Hypertension is considered as the biggest single risk factor for deaths worldwide.
According to the World Health Organization (WHO), hypertension causes 7 million deaths every year while 1.5 billion people suffer due to its complications.
Here in the Philippines, Hypertension remains to be the leading cause of illness and a primary contributor to premature death, projecting around 200,000 deaths yearly in the country attributed directly or indirectly to
high blood pressure.
Did you know that 1 out of 4 Filipinos are unaware that they are at risk of Hypertension.
Based on national surveys, the total number of hypertensive Filipinos is now more than 12 million, with more than half of them are unaware of their condition.
High blood pressure is a common condition in which the long-term force of the blood against your artery walls is high enough and it can lead to severe complications and increases the risk of heart disease, stroke, and death.
Blood pressure is the force exerted by the blood against the walls of the blood vessels. It is determined both by the amount of blood your heart pumps and the amount of resistance to blood flow in your arteries.
The pressure depends on the work being done by the heart and the resistance of the blood vessels. The more blood your heart pumps and the narrower your arteries, the higher your blood pressure.
Increase in Blood Flow = Increase in Heart work load/ pumping =
Increase in Blood Pressure
Increase in Blood vessels resistance/ Blood vessel constriction = Increase in Blood Pressure
You can have high blood pressure (hypertension) for years without any symptoms .
Even without symptoms, damage to blood vessels and your heart continues and can be detected. Uncontrolled high blood pressure increases your risk of serious health problems, including heart attack and stroke.
High blood pressure generally develops over many years, and it affects nearly everyone eventually. Fortunately, high blood pressure can be easily detected. And once you know you have high blood pressure, you can work with your doctor to control it.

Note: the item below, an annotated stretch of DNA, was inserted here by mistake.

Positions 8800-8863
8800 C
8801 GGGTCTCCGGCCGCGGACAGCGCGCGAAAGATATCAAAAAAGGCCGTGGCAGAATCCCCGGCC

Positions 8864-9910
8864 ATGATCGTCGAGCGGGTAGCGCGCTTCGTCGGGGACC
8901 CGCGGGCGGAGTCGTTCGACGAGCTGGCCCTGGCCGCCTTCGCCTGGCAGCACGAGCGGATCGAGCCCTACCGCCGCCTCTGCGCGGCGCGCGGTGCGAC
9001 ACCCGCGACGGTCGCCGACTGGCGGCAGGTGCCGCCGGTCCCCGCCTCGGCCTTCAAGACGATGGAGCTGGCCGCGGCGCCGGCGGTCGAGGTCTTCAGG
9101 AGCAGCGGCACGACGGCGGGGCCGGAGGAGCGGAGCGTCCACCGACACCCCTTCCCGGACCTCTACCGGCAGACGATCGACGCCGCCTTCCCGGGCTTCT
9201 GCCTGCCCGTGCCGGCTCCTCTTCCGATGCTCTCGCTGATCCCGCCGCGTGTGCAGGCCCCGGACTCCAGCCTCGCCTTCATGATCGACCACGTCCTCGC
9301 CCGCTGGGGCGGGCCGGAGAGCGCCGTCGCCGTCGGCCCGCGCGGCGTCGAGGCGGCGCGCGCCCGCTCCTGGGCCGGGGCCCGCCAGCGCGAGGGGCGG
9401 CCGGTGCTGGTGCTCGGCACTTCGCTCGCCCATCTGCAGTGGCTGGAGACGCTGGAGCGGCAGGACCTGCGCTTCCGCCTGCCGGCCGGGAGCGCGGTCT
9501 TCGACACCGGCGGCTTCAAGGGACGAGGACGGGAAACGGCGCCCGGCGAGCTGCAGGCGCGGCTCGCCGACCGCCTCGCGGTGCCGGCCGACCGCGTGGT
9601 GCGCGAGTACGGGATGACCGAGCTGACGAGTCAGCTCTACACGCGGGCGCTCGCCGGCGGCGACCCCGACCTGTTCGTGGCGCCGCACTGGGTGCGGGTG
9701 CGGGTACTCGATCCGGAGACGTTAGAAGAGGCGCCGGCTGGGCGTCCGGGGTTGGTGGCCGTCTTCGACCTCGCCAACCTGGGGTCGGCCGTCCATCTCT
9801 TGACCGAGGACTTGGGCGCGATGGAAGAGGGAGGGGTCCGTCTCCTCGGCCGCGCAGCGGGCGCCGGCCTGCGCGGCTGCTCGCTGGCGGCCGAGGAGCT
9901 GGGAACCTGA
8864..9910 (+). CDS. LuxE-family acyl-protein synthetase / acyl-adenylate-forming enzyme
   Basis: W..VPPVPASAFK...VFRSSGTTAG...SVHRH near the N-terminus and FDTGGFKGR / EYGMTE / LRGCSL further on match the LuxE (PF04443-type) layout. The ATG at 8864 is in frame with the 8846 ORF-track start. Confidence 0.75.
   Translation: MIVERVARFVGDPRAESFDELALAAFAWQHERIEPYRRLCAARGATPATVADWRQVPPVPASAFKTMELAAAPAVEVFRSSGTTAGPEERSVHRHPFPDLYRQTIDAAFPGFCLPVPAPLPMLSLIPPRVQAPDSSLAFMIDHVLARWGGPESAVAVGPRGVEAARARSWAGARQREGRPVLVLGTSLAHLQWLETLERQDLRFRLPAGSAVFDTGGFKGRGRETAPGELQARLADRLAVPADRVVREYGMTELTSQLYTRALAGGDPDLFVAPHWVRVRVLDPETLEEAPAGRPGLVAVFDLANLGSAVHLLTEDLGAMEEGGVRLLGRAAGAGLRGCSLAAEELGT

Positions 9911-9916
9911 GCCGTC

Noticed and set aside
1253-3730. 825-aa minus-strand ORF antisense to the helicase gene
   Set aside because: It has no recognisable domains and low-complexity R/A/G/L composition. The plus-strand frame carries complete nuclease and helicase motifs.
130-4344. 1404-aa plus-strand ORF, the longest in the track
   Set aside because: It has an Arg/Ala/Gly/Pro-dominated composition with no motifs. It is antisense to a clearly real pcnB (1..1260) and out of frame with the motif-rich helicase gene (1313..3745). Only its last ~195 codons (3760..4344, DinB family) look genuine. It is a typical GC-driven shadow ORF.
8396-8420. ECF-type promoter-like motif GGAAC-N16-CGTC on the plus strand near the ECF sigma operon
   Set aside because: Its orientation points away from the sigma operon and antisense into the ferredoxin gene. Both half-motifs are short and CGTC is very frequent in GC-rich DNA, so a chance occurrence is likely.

SIGNS AND SYMPTOMS
Most people with high blood pressure have no signs or symptoms, even if blood pressure readings reach dangerously high levels.
A few people with high blood pressure may have headaches, dizziness, shortness of breath or nosebleeds, but these signs and symptoms aren’t specific and usually don’t occur until high blood pressure has reached a severe or life-threatening stage.
ETIOLOGIES (CAUSE) OF HYPERTENSION
There are 2 types of Hypertension
For most adults, there’s no identifiable cause of high blood pressure. This type of high blood pressure, called primary (essential) hypertension, tends to develop gradually over many years.
Some people have high blood pressure caused by an underlying condition. This type of high blood pressure, called secondary hypertension, tends to appear suddenly and cause higher blood pressure than does primary hypertension. Various conditions and medications can lead to secondary hypertension, see the image below:
DRUG AND FOOD INDUCED
Sympathomimetic amines include amphetamines, pseudoephedrine, phenylpropanolamine, and ephedrine. Historically, these compounds were contained in some OTC cough and cold preparations.
Nonsteroidal anti-inflammatory drugs (NSAIDs) have potentially adverse effects on blood pressure. Drug-induced hypertension associated with NSAIDs is due to the renal effects of these drugs. Specifically, NSAIDs cause dose-related increases in sodium and water retention.
All corticosteroid drugs, including prednisone, can cause sodium retention, resulting in dose-related fluid retention.
*Fludrocortisone causes significant blood pressure increases and, thus, is useful in treating patients with postural hypotension.
Chronic use of oral contraceptives may slightly raise blood pressure in certain women and may have other adverse effects on cardiovascular risk.
Ginseng is generally recognized as safe and has been associated with few serious side effects. Because it can have a mild stimulant effect, use with other stimulants in patients with cardiovascular disease should be cautioned. A type of ginseng abuse syndrome, characterized by diarrhea, hypertension, nervousness, dermatologic eruptions, and insomnia, has been described.This syndrome may be exhibited after single high doses or prolonged periods of use. Other supplements that may increase arterial pressure include natural licorice and yohimbine.